Many of today’s books and movies are devoted to the action of the story, having characters who seem mere puppets designed to fit the needs of the plot. But in Falling Boy there is the exact opposite. It has a negligible plot and focuses almost exclusively upon developing the three main characters.
What action there is pivots around Joseph, a sixteen-year-old boy who has suffered an injury, disabling his legs. Because of this he is forced to use a wheelchair. At the beginning of the novel, he is working in a bakery in Minneapolis, kept company by Zap, a gregarious fellow worker, and Enzo, a young girl who is a regular customer of the bakery. These two have a strange feud which provides much of the action, surfacing in snide comments and other forms of antagonism. Most of the novel centers on the relationship between the three children.
Falling Boy by Alison McGhee. Published by Picador USA (2007). $13.
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Enzo creates an imaginary world of her own and seems unable to distinguish it from the actual world around her. In her world she is known as “Mighty Thor,” and the annoying Zap does not exist. She projects an elaborate fantasy around Joseph, insisting that he is a superhero and is only pretending that his legs are useless. Despite his repeated denials, she continues to believe in it, and becomes angry with him for not conceding the correctness of her view.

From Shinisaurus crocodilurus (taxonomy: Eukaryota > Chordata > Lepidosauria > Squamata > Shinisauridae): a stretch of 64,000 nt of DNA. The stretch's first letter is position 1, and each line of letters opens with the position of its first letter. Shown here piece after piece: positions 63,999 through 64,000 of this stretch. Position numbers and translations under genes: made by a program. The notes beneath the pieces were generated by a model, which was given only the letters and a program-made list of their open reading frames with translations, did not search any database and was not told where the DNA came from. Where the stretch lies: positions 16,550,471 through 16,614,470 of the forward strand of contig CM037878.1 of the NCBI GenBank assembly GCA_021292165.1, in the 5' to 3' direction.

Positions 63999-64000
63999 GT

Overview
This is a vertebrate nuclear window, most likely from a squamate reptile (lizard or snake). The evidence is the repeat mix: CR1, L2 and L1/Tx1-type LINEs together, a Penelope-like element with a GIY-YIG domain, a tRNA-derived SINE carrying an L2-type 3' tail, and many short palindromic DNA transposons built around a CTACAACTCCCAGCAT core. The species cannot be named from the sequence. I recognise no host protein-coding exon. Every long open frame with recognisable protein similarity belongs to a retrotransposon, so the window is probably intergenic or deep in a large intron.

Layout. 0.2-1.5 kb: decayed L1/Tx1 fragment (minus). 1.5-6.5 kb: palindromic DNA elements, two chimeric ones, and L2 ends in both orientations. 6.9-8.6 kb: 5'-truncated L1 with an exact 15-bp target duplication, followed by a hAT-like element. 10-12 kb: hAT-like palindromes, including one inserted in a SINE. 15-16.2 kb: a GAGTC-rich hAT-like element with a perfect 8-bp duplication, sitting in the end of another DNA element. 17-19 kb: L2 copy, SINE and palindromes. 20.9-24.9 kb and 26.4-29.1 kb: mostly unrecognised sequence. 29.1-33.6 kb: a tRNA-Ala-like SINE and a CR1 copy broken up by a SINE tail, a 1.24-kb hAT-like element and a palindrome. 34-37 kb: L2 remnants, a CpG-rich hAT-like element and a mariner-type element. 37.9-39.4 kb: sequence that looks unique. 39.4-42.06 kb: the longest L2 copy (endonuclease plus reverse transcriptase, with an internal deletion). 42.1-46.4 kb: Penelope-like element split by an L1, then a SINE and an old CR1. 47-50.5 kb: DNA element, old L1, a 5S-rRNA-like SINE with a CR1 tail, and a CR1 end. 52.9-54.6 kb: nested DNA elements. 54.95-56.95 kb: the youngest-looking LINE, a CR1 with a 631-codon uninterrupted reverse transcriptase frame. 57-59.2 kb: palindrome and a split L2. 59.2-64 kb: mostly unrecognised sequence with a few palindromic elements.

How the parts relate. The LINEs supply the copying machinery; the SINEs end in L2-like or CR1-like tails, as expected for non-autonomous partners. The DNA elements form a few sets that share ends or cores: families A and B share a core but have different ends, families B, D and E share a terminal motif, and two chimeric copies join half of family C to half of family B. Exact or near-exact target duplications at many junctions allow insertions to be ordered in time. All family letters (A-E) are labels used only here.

Zap is extremely loquacious, constantly pouring out a stream of talk and easily dominating any conversation. He instinctively empathizes with other people and is well liked by the other characters, Enzo being the exception. He forms a close friendship with Joseph, helping him to overcome his problems.
The consequences of Joseph’s leg injury are explored throughout the novel. At first he is somewhat despondent, the more so as the accident is connected to his mother, something which is not fully explained until close to the end. Over time, he comes to realize that it is pointless to live in the past and begins to address himself more to present concerns, summing this up in the memorable climactic sentence: “This is where I am now.”
The story shows an interesting unconcern for material facts, with the author focusing mainly on how her characters perceive reality. This can be somewhat confusing because major plot details are left until close to the end, such as the real story behind Joseph’s accident, and the reason for the dislike that Zap and Enzo feel for each other. The story at times assumes a dreamy, surreal quality.
Falling Boy is an interesting and skillfully crafted novel, but it obviously will not appeal to everyone. It is a must-have for those who enjoy interesting characters, but I would not recommend it to people who prefer vigorous action and a strong plot.
Cyrus Wolff is homeschooled in Princeton and studies classic literature, focusing on nineteenth century fiction. He is a book reviewer for Amazon.com and writes short stories and essays.